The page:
Post-Partum Document

Post-Partum Document, Mary Kelly
Post-Partum Document, Mary Kelly

This is a photograph of an art exhibition, “Postpartum Document,” by Mary Kelly. It is a collection of feeding charts, diaper stains, records of words her son said and bits of reflection leading up until her son could finally scribble across her documents. Here is a link to Tate Museum’s write up on the art:

At first, I didn’t like the art- I thought it was a cold and impersonal “portrait,” of motherhood. But then, I watched an interview by Kelly that changed my mind- she explained she didn’t want to provide a figure or portrait in the traditional sense- she wanted to show a more analytical demonstration of the output of the work of Mothering.

Her discussion of the post-partum document begins about 5 minutes in.

It reminded me of how someone gave me one of those Itzbeen timers as a gift- the little things that keep track of diaper changes, how long a baby’s slept, how long its been since they were fed, etc. I remember thinking it was a completely ridiculous device. Then, after I had my first child, I was completely tied to that thing- I couldn’t ever remember which breast I’d nursed from last without it, and in my sleep-deprived state I relied on that timer to help me keep track of everything. I thought of Kelly’s work in a new way.

What do you think? Do you like this alternative “portrait” of motherhood? Did you keep track of feedings, words, schedules, etc?

Pregnant Woman

Pregnant Woman, Marc Chagall

According to Amy Mullen, author of Reconceiving Pregnancy and Childcare: Ethics, Experience, and Reproductive Labor, this painting represents the woman cut away to reveal her primarily as a “mere container,” of the (fully developed, male) child within her. She goes on to suggest that the animals in the background are suggestive of what the mother’s role and purpose should be, and she argues that this painting is part of a tradition that thought of pregnancy as a solely a physical event, and ignored other aspects of pregnancy, such as emotional or spiritual elements.

I’m curious- when you were pregnant, did you feel like a “mere container,” at times?  What is the importance and significance of the emotional and spiritual sides of pregnancy?


Cared For

Washed Away by Daryl Zang

I cannot count the number of times I’ve helped my children wash their hands. Now they are old enough at home to use a little step stool and can be (mostly) trusted to perform this simple task themselves. But sometimes, when we are out in public, there is no stepstool and I must pick them up and bend their bodies over public sinks and squeeze the soap into their chubby hands. I think about washing and caring and teaching and how these moments lead to independence.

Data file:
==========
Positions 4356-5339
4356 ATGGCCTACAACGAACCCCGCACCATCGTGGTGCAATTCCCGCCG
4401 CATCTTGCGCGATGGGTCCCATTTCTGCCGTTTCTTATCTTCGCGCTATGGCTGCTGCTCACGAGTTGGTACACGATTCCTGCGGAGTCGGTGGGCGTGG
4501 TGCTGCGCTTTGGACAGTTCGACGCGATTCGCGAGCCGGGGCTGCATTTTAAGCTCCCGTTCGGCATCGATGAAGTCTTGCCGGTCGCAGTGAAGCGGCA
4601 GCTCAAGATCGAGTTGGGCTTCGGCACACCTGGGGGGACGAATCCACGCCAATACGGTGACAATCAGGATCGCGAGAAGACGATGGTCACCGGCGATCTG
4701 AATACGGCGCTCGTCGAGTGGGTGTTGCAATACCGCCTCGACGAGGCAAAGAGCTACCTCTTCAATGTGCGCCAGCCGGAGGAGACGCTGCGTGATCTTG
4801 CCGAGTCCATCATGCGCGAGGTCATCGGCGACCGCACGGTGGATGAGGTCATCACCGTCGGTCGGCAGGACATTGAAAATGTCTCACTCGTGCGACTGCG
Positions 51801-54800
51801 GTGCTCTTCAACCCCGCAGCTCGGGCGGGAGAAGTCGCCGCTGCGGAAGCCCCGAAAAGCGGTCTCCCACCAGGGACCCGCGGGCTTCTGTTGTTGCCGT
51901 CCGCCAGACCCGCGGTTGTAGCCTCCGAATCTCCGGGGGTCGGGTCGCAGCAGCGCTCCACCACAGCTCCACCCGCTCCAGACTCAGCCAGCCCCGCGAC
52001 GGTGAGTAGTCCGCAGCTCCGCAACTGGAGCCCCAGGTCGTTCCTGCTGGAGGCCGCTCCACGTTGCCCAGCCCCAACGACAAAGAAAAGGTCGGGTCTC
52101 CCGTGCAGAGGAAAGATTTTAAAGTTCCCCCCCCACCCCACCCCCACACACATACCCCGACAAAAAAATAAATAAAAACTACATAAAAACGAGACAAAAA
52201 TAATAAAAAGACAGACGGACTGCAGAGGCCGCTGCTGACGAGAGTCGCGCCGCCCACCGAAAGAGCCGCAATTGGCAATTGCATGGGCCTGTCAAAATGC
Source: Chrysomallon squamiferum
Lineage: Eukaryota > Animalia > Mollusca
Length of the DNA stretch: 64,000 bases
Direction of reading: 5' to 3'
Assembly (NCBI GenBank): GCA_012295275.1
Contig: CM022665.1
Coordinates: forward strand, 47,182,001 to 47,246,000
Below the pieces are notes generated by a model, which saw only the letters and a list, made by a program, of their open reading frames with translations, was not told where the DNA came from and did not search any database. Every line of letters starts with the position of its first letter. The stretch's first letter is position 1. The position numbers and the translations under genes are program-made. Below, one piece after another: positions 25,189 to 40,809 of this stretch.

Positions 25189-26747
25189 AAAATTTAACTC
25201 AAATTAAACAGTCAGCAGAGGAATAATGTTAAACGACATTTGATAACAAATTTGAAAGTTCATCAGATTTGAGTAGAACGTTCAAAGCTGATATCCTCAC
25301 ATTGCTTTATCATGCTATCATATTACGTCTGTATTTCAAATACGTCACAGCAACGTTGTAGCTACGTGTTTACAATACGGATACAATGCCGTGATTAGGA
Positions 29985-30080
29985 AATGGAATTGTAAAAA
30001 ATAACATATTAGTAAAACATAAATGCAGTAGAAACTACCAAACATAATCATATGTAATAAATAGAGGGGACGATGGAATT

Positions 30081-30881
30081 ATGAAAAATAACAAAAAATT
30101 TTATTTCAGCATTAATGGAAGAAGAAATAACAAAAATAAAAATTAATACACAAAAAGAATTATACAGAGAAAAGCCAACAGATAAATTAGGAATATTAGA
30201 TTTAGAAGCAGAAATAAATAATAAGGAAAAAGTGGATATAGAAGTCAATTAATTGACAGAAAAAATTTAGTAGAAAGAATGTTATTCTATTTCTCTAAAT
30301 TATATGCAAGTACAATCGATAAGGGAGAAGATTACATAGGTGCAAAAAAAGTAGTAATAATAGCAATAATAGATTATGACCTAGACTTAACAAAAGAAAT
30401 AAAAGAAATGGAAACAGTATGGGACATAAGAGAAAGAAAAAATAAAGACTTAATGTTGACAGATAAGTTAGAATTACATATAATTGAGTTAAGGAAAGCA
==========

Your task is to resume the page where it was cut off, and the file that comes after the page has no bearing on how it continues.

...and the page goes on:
To Behold

to behold steve hanks
“To Behold,” is a painting by Steve Hanks. He writes of his art: “It starts with a re-evaluation of your own life, from a search for the source of the impulses and mystery of it all.”

When I saw this painting, I was immediately transported to the many hours spent rocking my own children.  I would swaddle them and rock them back and forth until they feel asleep, then gingerly lay them in their cribs. I don’t remember what I thought about during those many hours. I remember feeling foggy and achy with tiredness. I remember pressing my cheek against their chick fuzz hair and how warm they felt in my arms. I remember how it felt impossible that something so small could make my arms feel so very full.


Introduction and Welcome

Hello, and welcome to my blog, The Art of Motherhood.

The Three Ages of Woman, by Gustav Klimt. At first I saw the woman on the left as a pregnant woman. Then, I realized it is a woman in old age. Then, I thought she was looking over her daughter and grandchild- but when I researched the painting, I learned she was looking away. Some people look at this painting and say it doesn’t speak to the strength of a woman in all life phases. Some say it shows that a woman is only valuable as a young mother. It made me wonder about what our strengths are as women and as mothers, when we are young, and when we are old.

I am creating this blog for a graduate course on feminist research methods. We assume that art is research, and we emphasize investigating and practicing autobiographical and autoethnographic skills in our research.

The purpose of this blog aid in developing a critical perspective regarding the arts, gender, and culture, especially in regard to motherhood. I also want to encourage others to tell their stories as they relate to the motherhood and art, and to explore the meaning of the images we see surrounding the idea of motherhood and what these images mean to us personally.

In each post, I will post a piece of art that depicts mothers or motherhood in some way. I will provide some background regarding the work of art, and then provide a personal response to the piece.  I encourage others to do the same; please leave your own responses in the comment section, or, if your response is longer, please feel free to write your story down and e-mail it to me at   I will post your story and any piece of accompanying art on the blog.

Thank you for coming and for exploring the idea of motherhood through art with me!

-Sarai Brinker